Request for Information on the Federal Deposit Insurance Corporation's Supervisory Approach to Examinations During the Pandemic, 44364-44366 [2021-17230]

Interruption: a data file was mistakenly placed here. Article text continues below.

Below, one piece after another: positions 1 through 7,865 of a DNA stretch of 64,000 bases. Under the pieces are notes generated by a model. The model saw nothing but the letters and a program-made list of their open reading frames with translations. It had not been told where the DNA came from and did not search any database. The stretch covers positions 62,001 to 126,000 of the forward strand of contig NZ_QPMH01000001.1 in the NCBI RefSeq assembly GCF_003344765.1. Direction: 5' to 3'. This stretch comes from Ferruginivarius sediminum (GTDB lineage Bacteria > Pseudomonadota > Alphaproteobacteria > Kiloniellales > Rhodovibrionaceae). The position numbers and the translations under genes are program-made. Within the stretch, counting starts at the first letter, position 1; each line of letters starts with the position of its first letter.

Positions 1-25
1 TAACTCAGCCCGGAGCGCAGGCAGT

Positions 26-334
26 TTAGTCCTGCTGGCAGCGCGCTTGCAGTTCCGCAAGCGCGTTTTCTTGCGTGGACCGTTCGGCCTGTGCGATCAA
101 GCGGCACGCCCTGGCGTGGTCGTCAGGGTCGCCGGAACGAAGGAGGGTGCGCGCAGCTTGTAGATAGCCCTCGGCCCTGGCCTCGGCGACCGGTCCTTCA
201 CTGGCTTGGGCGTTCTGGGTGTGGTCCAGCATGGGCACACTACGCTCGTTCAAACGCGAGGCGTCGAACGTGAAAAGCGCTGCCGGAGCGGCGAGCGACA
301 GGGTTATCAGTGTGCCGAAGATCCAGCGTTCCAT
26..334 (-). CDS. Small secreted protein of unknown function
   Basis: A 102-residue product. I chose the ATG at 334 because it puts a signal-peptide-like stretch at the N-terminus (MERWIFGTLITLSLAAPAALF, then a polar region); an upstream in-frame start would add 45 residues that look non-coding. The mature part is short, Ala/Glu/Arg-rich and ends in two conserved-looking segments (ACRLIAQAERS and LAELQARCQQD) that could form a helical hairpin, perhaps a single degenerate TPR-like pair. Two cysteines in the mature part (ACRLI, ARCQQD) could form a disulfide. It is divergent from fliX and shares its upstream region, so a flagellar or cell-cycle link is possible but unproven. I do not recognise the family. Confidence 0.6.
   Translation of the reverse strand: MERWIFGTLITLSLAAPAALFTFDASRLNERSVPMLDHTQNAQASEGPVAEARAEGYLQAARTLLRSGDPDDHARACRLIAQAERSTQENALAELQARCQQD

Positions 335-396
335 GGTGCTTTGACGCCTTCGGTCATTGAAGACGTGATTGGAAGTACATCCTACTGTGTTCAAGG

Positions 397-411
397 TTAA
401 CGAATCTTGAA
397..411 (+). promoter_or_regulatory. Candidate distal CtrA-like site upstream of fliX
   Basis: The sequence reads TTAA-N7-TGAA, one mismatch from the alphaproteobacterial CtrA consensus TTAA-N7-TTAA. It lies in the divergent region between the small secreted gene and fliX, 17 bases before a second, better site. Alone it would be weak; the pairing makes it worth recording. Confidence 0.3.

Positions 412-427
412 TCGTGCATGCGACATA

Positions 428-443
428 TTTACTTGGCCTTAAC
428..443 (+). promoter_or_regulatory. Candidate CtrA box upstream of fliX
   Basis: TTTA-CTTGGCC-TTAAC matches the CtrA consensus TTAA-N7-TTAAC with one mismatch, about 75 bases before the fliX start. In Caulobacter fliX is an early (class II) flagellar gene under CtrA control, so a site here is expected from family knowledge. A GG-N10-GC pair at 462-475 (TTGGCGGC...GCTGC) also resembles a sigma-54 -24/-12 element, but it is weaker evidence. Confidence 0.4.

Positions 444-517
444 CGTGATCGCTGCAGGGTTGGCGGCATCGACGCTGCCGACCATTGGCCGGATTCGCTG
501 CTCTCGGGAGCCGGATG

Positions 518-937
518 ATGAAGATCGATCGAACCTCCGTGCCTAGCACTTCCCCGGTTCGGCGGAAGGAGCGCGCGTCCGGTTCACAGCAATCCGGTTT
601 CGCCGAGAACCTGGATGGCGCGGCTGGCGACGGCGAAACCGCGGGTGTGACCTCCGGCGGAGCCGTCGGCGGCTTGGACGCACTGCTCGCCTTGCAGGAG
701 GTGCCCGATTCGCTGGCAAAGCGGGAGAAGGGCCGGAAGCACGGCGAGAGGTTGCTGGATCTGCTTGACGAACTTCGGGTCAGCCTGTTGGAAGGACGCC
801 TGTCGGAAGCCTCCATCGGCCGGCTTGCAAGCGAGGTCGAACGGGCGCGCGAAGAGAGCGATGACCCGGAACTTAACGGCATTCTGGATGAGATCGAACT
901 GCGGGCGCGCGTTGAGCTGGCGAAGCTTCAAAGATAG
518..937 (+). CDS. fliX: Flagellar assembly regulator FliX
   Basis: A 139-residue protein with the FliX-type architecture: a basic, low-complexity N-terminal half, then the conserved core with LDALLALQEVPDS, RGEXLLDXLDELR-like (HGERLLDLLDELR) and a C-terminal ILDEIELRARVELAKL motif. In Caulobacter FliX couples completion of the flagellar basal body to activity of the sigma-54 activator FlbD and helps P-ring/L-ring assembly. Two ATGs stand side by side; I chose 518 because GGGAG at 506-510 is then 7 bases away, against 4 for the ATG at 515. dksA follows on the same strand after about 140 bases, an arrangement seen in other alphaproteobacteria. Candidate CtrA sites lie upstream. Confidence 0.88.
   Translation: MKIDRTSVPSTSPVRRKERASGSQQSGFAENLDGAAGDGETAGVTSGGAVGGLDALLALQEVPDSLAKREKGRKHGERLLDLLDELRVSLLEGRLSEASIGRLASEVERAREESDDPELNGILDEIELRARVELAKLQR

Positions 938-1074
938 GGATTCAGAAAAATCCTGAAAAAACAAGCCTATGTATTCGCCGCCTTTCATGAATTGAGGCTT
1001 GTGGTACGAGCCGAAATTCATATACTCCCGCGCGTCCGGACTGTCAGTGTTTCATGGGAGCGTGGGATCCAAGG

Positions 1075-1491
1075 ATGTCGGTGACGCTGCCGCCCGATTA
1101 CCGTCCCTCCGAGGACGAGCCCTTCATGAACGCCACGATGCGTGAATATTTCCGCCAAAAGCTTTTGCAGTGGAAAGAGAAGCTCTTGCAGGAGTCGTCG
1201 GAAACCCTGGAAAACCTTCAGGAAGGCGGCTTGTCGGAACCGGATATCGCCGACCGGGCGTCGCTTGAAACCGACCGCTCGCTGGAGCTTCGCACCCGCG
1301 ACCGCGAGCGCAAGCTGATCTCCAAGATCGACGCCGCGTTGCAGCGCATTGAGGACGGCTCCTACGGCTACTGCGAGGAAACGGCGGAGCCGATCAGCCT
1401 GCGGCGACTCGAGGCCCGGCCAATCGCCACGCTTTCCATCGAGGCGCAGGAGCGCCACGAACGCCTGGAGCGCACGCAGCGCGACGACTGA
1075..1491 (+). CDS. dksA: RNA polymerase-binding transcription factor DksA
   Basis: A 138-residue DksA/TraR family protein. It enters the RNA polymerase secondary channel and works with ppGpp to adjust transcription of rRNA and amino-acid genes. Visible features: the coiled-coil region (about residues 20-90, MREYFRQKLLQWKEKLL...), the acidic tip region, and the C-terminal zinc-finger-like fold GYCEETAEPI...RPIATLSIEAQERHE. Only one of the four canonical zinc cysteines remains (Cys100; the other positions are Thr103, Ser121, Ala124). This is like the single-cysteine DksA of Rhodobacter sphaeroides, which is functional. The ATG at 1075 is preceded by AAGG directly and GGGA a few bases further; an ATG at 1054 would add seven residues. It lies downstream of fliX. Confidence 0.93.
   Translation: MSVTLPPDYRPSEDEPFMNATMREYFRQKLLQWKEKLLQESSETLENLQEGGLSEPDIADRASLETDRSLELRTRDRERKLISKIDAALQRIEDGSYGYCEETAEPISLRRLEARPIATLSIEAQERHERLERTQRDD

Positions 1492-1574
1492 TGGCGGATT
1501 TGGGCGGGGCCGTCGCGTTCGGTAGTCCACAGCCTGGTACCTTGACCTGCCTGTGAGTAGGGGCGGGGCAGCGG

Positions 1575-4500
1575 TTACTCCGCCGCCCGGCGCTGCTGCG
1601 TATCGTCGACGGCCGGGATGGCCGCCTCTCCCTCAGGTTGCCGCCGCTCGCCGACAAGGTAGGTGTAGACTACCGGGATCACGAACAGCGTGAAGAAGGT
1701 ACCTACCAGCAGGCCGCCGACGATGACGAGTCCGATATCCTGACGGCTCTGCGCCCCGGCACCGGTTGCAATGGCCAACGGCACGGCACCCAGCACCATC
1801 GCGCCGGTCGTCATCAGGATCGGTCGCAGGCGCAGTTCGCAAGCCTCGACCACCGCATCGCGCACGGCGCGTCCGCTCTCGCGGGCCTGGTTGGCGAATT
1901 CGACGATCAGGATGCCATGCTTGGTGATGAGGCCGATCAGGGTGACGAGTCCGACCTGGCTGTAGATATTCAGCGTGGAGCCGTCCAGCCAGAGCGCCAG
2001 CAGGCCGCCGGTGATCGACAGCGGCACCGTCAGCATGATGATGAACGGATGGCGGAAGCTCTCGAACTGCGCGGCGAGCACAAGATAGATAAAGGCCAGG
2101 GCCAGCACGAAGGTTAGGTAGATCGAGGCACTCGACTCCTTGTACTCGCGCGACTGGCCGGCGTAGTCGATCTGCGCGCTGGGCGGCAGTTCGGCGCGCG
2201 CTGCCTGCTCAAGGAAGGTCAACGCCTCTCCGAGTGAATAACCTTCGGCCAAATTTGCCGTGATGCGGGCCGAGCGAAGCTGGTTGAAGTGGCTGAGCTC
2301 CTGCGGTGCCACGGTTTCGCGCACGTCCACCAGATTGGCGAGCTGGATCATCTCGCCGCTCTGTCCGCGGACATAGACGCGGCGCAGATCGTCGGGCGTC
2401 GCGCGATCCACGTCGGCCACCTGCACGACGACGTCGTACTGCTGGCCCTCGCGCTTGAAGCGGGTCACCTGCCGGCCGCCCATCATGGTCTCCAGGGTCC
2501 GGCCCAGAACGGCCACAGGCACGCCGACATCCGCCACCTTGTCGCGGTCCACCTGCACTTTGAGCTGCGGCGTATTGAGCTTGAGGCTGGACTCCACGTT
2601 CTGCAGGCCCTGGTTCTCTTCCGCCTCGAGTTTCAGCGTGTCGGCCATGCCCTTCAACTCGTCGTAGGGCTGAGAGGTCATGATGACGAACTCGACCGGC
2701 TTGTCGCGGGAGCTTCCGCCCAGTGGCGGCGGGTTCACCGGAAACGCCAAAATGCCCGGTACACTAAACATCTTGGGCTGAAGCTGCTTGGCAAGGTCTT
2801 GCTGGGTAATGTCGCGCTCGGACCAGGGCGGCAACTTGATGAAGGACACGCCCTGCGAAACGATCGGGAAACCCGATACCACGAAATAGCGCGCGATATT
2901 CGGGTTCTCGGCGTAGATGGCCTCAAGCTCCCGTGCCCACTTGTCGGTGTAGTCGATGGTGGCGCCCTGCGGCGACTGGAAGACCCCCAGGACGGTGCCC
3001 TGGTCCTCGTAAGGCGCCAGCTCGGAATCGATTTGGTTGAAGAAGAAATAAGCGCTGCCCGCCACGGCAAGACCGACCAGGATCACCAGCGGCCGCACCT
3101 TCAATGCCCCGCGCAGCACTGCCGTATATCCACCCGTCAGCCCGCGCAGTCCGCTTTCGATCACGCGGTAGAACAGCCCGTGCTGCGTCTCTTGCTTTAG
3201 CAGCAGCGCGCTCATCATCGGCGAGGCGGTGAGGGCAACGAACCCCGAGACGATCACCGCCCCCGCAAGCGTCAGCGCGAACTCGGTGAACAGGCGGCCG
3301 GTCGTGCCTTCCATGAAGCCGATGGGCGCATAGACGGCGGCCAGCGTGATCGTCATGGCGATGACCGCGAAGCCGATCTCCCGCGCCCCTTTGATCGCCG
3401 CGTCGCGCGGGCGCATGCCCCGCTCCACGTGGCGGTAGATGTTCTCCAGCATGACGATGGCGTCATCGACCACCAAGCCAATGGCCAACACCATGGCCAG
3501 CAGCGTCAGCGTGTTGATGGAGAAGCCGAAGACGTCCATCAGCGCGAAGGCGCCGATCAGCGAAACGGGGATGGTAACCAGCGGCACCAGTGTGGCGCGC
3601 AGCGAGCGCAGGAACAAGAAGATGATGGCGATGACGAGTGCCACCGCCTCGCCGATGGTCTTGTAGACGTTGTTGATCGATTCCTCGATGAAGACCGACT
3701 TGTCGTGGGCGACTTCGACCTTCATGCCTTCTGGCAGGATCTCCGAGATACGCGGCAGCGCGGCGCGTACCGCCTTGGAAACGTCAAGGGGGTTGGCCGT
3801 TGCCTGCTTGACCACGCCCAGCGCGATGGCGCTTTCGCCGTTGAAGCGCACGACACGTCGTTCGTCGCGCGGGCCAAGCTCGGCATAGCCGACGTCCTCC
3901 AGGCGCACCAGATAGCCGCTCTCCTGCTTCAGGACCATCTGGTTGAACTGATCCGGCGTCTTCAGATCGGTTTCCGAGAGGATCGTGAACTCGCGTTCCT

Download as PDF 44364 Federal Register / Vol. 86, No. 153 / Thursday, August 12, 2021 / Notices para. 126. To help determine whether Lifeline applicants and subscribers are eligible for Lifeline benefits, the Order contemplates that the USAC-operated LED will communicate with information systems and databases operated by other Federal and State agencies. Id. at 4011– 2, paras. 135–7. The Consolidated Appropriations Act of 2021 directs the FCC to leverage the National Verifier to verify applicants’ eligibility for EBBP. The purpose of this modified matching agreement is to verify the eligibility of applicants and subscribers to Lifeline (existing purpose), as well as to the new EBBP and to other Federal programs that use qualification for Lifeline as an eligibility criterion. This new agreement would replace existing agreements with Iowa that permit matching for Lifeline and EBBP by checking an applicant’s/subscriber’s participation in SNAP. Under FCC rules, consumers receiving these benefits qualify for Lifeline discounts and also for EBBP benefits. Categories of Individuals The categories of individuals whose information is involved in the matching program include, but are not limited to, those individuals who have applied for Lifeline and/or EBBP benefits; are currently receiving Lifeline and/or EBBP benefits; are individuals who enable another individual in their household to qualify for Lifeline and/or EBBP benefits; are minors whose status qualifies a parent or guardian for Lifeline and/or EBBP benefits; or are individuals who have received Lifeline and/or EBBP benefits. lotter on DSK11XQN23PROD with NOTICES1 Categories of Records The categories of records involved in the matching program include, but are not limited to, the last four digits of the applicant’s Social Security Number, date of birth, and last name. The National Verifier will transfer these data elements to the Iowa Department which will respond either ‘‘yes’’ or ‘‘no’’ that the individual is enrolled in a qualifying assistance program: Iowa Department of Human Services SNAP. System(s) of Records The records shared as part of this matching program reside in the Lifeline system of records, FCC/WCB–1, Lifeline, which was published in the Federal Register at 86 FR 11526 (Feb. 25, 2021). The records shared as part of this matching program reside in the EBBP system of records, FCC/WCB–3, Emergency Broadband Benefit Program, which was published in the Federal Register at 86 FR 11523 (Feb. 25, 2021). VerDate Sep<11>2014 20:11 Aug 11, 2021 Jkt 253001 Federal Communications Commission. Cecilia Sigmund, Associate Secretary, Office of the Secretary. [FR Doc. 2021–17343 Filed 8–11–21; 8:45 am] BILLING CODE 6712–01–P FEDERAL DEPOSIT INSURANCE CORPORATION RIN 3064–ZA27 Request for Information on the Federal Deposit Insurance Corporation’s Supervisory Approach to Examinations During the Pandemic Federal Deposit Insurance Corporation (FDIC). ACTION: Notice and request for information (RFI). AGENCY: The FDIC is seeking information and comments from financial institutions for which the FDIC is the primary Federal regulator regarding the FDIC’s supervisory approach to examinations during the pandemic, including on-site and off-site activities, use of technology, and communication methods. DATES: Comments must be received by October 12, 2021. ADDRESSES: You may submit comments, identified by RIN 3064–ZA27, by any of the following methods: • Agency website: https:// www.fdic.gov/resources/regulations/ federal-register-publications/. Follow the instructions for submitting comments on the Agency website. • Email: comments@fdic.gov. Include RIN 3064–ZA27 in the subject line of the message. • Mail: James P. Sheesley, Assistant Executive Secretary, Attention: Comments RIN 3064–ZA27, Federal Deposit Insurance Corporation, 550 17th Street NW, Washington, DC 20429. • Hand Delivery/Courier: Comments may be hand-delivered to the guard station at the rear of the 550 17th Street NW building (located on F Street) on business days between 7:00 a.m. and 5:00 p.m., EST. • Public Inspection: All comments received will be posted without change to https://www.fdic.gov/resources/ regulations/federal-registerpublications/, including any personal information provided, for public inspection. Paper copies of public comments may be ordered from the FDIC Public Information Center, 3501 North Fairfax Drive, Room E–1002, Arlington, VA 22226, or by telephone at 877–275–3342 or 703–562–2200. FOR FURTHER INFORMATION CONTACT: RaeAnn Miller, Senior Deputy Director, SUMMARY: PO 00000 Frm 00033 Fmt 4703 Sfmt 4703 Division of Risk Management Supervision, rmiller@fdic.gov, 202–898– 3898; Michelle L. Cahill, Acting Senior Deputy Director, Division of Depositor and Consumer Protection; Bill Piervincenzi, Supervisory Counsel, Supervision, Legislation and Enforcement Branch, Legal Division, Federal Deposit Insurance Corporation, 550 17th Street NW, Washington, DC 20429. SUPPLEMENTARY INFORMATION: Background Information The FDIC has been performing on-site examinations of FDIC-supervised institutions since 1934, during which examiners review institutions’ records and meet with institution management and Boards of Directors to discuss findings. Safety and soundness examinations are conducted in accordance with Section 10(d) of the Federal Deposit Insurance Act (FDI Act). Section 10(d) requires the appropriate federal banking agency for an insured depository institution to conduct a fullscope, on-site examination at least once every 12 months, but permits a longer cycle—at least once every 18 months— for insured depository institutions that meet certain criteria.1 The FDIC also performs consumer compliance and Community Reinvestment Act (CRA) examinations to promote adherence to federal consumer protection and fair lending laws and regulations and the CRA. FDIC policy requires full-scope consumer compliance examinations to be conducted every 12 to 36 months depending on certain criteria such as an insured depository institution’s total assets and prior consumer compliance and CRA examination ratings. The Gramm-Leach-Bliley Act established intervals between CRA examinations for insured depository institutions with assets at certain levels and based on specific criteria. For a number of years prior to the Coronavirus Disease 2019 (COVID–19) pandemic, the FDIC has been leveraging advances in technology to allow examiners to conduct certain examination functions off-site that were previously performed on-site. The FDIC believes this leveraging of technology has improved the efficiencies in the examination process and helped reduce burden on the institution, enabling examiners to be more targeted and risk focused in the work performed on-site. On March 13, 2020, by Proclamation 9994, the President of the United States 1 See Section 10(b) and 10(d) of the Federal Deposit Insurance Act. (12 U.S.C. 1820). See also 83 FR 67033 (December 28, 2018). E:\FR\FM\12AUN1.SGM 12AUN1 Federal Register / Vol. 86, No. 153 / Thursday, August 12, 2021 / Notices declared a National Emergency concerning the COVID–19 pandemic. The next day, the FDIC Chairman issued a mandatory telework order for all employees, consistent with the FDIC’s Continuity of Operations Plan and its continued balancing of risks and mitigations under the FDIC Pandemic Influenza Plan. This telework order provided, among other things, that unless otherwise directed, all examination activity of FDIC-supervised institutions to be conducted off-site. By leveraging prior efforts and existing technology systems, examiners have continued the FDIC examination program despite pandemic conditions. In light of the experience of the last year, and as we look ahead, the FDIC wants to leverage what worked well in the off-site examination context to see what lessons we can learn about streamlining and improving the efficiency and efficacy of our examinations as we plan for future examinations. lotter on DSK11XQN23PROD with NOTICES1 Off-Site/On-Site Procedures Prior to the pandemic, the FDIC established the following instructions for examiners regarding expectations for off-site and on-site examination activities. The FDIC is the in the process of reviewing those instructions and identifying opportunities to enhance them by incorporating lessons learned from the pandemic. Safety and Soundness Each safety and soundness examination has an on-site component, consistent with the requirements of Section 10(d) of the Federal Deposit Insurance Act. Per the FDIC’s Risk Management Supervision (RMS) Manual of Examination Policies, Section 21.1 Examination Planning,2 during the examination planning stage, the FDIC Examiner-in-Charge (EIC) is expected to identify examination activities that are appropriate for off-site review and those that are better suited for on-site review after considering the institution’s business model, risk profile, and complexity. The determination of the extent of offsite or on-site for each examination activity depends, in part, on the type and extent of electronic information available and whether the activity requires interaction with institution personnel. Examiners are encouraged to conduct a number of activities off-site, such as: • Reviewing historical financial and supervisory data and performing initial 2 https://www.fdic.gov/regulations/safety/ manual/section21-1.pdf. VerDate Sep<11>2014 20:11 Aug 11, 2021 Jkt 253001 analysis of capital, earnings, liquidity, and sensitivity to market risk; and • Reviewing the institution’s written policies and procedures. Regarding credit review, examiners may conduct the following types of actions off-site: • Reviewing loan policies; and • Reviewing performance report ratio data and management reports. Examiners are currently expected to conduct certain activities on-site: • Conducting in-depth discussions with management, including exit meetings; and • Observing and assessing institution operations and internal controls. Consumer Compliance and CRA FDIC compliance and CRA examinations primarily involve three stages: pre-examination planning; review and analysis, both off-site and on-site; and communicating findings to institution management. Preexamination planning is generally completed off-site in advance of the examination start date. The extent to which consumer compliance and CRA examinations are conducted off-site varies. Examiners generally consider conducting certain examination activities off-site to promote efficient and effective examinations, and to minimize disruptions to an institution’s normal business activities; other examination activities are more efficiently and effectively conducted on-site. For example, consumer compliance staff have found that, generally, it is more efficient to perform robust transaction testing on-site. In addition, consistent and open communication benefits from in-person meetings with institution management. 44365 regarding the FDIC’s supervisory approach to examinations during the pandemic, including the impact of offsite activities on institution operations, the effectiveness of technology used to carry out off-site activities, and the effectiveness of communication methods used to support off-site activities. Specifically, the FDIC is seeking comment on what worked well in the off-site examination context to inform plans for future examinations, consistent with applicable law and the purpose of examinations. The FDIC encourages comments from financial institutions for which the FDIC is the primary regulator. The FDIC also welcomes comments from other interested members of the public, including, but not limited to, other financial institutions or companies, individual depositors and consumers, consumer groups, trade associations, and others. Suggested Topics for Commenters On-Site and Off-Site Activities 1. In your experience, what FDIC examination activities have been best adapted to completion on an off-site basis? Please explain, including why these activities are performed best or are most effective using an off-site approach. 2. In your experience, what FDIC examination activities have not been as well suited to completion on an off-site basis? Please explain, including why these activities are best suited for completion on or are most effective using an on-site approach. 3. What criteria are useful in determining FDIC examination activities best suited for completion on either an off-site or on-site basis? Please explain. FDIC Use of Technology Use of Technology The FDIC regularly evaluates and implements technology and process changes to improve regulatory effectiveness and efficiency. Some examples of technology improvements include: • File exchange: The FDIC has many systems that permit financial institutions to provide electronic documents to the FDIC on a secure basis. • Interactive software: The FDIC has been able to leverage technology to collaborate during examinations with other regulators as well as bankers. 4. In your experience, what FDIC technologies used in conjunction with off-site examination activities have worked well? Please explain. 5. In your experience, what FDIC technologies used in conjunction with off-site examination activities could be improved? Please explain. 6. What new or emerging technologies would support additional off-site examination activities? Please explain, including any potential impediments to adoption or deployment. Request for Comments From Interested Parties The FDIC is issuing this RFI seeking feedback and comments from FDICsupervised financial institutions PO 00000 Frm 00034 Fmt 4703 Sfmt 4703 Communication Methods 7. What communication methods used during FDIC off-site examinations worked well? Please explain. 8. What communication methods used during FDIC off-site examinations could be improved? Please explain. E:\FR\FM\12AUN1.SGM 12AUN1 44366 Federal Register / Vol. 86, No. 153 / Thursday, August 12, 2021 / Notices 9. Should the FDIC continue to use secure email as an alternative to hardcopy mail, including when providing outgoing supervisory correspondence? Please explain. Federal Deposit Insurance Corporation. Dated at Washington, DC, on August 5, 2021. James P. Sheesley, Assistant Executive Secretary. [FR Doc. 2021–17230 Filed 8–11–21; 8:45 am] BILLING CODE 6714–01–P FEDERAL MINE SAFETY AND HEALTH REVIEW COMMISSION Temporary Suspension of In-Person Hearings Federal Mine Safety and Health Review Commission. ACTION: Notice. AGENCY: The Federal Mine Safety and Health Review Commission (the ‘‘Commission’’) is temporarily suspending in-person hearings, settlement judge conferences, and mediations in the manner described below until December 31, 2021. DATES: Applicable: August 6, 2021. FOR FURTHER INFORMATION CONTACT: Sarah Stewart, Deputy General Counsel, Office of the General Counsel, Federal Mine Safety and Health Review Commission, at (202) 434–9935. SUPPLEMENTARY INFORMATION: On July 30, 2021, Commission Chief Administrative Law Judge Glynn F. Voisin issued an order, which is posted on the Commission’s website (www.fmshrc.gov). The contents of the order were also published in the Federal Register. 86 FR 42,827 (Aug. 5, 2021). Under the terms of that order, the Commission was going to resume the pre-pandemic norm of in-person hearings as of September 1, 2021. On August 6, 2021, Chief Judge Voisin issued an order supplementing the July 30 order. The contents of the August 6 order are set forth in this notice. In view of recently updated guidance from the Centers for Disease Control and Prevention (‘‘CDC’’) highlighting the risks presented by the novel coronavirus COVID–19 and especially its rapidly spreading delta variant, the Federal Mine Safety and Health Review Commission, Office of the Chief Administrative Law Judge (OCALJ) is, effective immediately, strongly discouraging the scheduling of inperson hearings, settlement judge conferences and mediations until December 31, 2021. At the discretion of the presiding Administrative Law Judge lotter on DSK11XQN23PROD with NOTICES1 SUMMARY: VerDate Sep<11>2014 20:11 Aug 11, 2021 Jkt 253001 and in coordination with the parties, such proceedings may be held by videoconference or by telephone. In the event a Judge determines inperson proceedings are necessary for all or part of a hearing, settlement conference or mediation, he or she will seek authorization of Chief Judge Voisin prior to scheduling any such proceeding. Such authorization should only be sought where absolutely necessary and is unlikely to be granted absent an extraordinarily compelling need and strict protocols ensuring the safety of all in attendance. No party, representative or witness shall be compelled to attend an in-person hearing or conference during the pendency of this order. The presiding administrative law judge may be contacted with questions regarding this notice. Authority: 30 U.S.C. 823; 29 CFR part 2700. Dated: August 6, 2021. Sarah L. Stewart, Deputy General Counsel, Federal Mine Safety and Health Review Commission. [FR Doc. 2021–17152 Filed 8–11–21; 8:45 am] BILLING CODE 6735–01–P FEDERAL RESERVE SYSTEM Change in Bank Control Notices; Acquisitions of Shares of a Bank or Bank Holding Company The notificants listed below have applied under the Change in Bank Control Act (Act) (12 U.S.C. 1817(j)) and § 225.41 of the Board’s Regulation Y (12 CFR 225.41) to acquire shares of a bank or bank holding company. The factors that are considered in acting on the applications are set forth in paragraph 7 of the Act (12 U.S.C. 1817(j)(7)). The public portions of the applications listed below, as well as other related filings required by the Board, if any, are available for immediate inspection at the Federal Reserve Bank(s) indicated below and at the offices of the Board of Governors. This information may also be obtained on an expedited basis, upon request, by contacting the appropriate Federal Reserve Bank and from the Board’s Freedom of Information Office at https://www.federalreserve.gov/foia/ request.htm. Interested persons may express their views in writing on the standards enumerated in paragraph 7 of the Act. Comments regarding each of these applications must be received at the Reserve Bank indicated or the offices of the Board of Governors, Ann E. PO 00000 Frm 00035 Fmt 4703 Sfmt 4703 Misback, Secretary of the Board, 20th Street and Constitution Avenue NW, Washington, DC 20551–0001, not later than August 27, 2021. A. Federal Reserve Bank of Minneapolis (Chris P. Wangen, Assistant Vice President) 90 Hennepin Avenue, Minneapolis, Minnesota 55480–0291: 1. Patty Beyers, Roscoe, South Dakota; to retain voting shares of Ipswich Community Bancshares, Inc., and thereby indirectly retain voting shares of Ipswich State Bank, both of Ipswich, South Dakota. Board of Governors of the Federal Reserve System, August 6, 2021. Ann Misback, Secretary of the Board. [FR Doc. 2021–17168 Filed 8–11–21; 8:45 am] BILLING CODE P FEDERAL RESERVE SYSTEM Formations of, Acquisitions by, and Mergers of Bank Holding Companies The companies listed in this notice have applied to the Board for approval, pursuant to the Bank Holding Company Act of 1956 (12 U.S.C. 1841 et seq.) (BHC Act), Regulation Y (12 CFR part 225), and all other applicable statutes and regulations to become a bank holding company and/or to acquire the assets or the ownership of, control of, or the power to vote shares of a bank or bank holding company and all of the banks and nonbanking companies owned by the bank holding company, including the companies listed below. The public portions of the applications listed below, as well as other related filings required by the Board, if any, are available for immediate inspection at the Federal Reserve Bank(s) indicated below and at the offices of the Board of Governors. This information may also be obtained on an expedited basis, upon request, by contacting the appropriate Federal Reserve Bank and from the Board’s Freedom of Information Office at https://www.federalreserve.gov/foia/ request.htm. Interested persons may express their views in writing on the standards enumerated in the BHC Act (12 U.S.C. 1842(c)). Comments regarding each of these applications must be received at the Reserve Bank indicated or the offices of the Board of Governors, Ann E. Misback, Secretary of the Board, 20th Street and Constitution Avenue NW, Washington, DC 20551–0001, not later than September 13, 2021. A. Federal Reserve Bank of Dallas (Karen Smith, Director, Applications) E:\FR\FM\12AUN1.SGM 12AUN1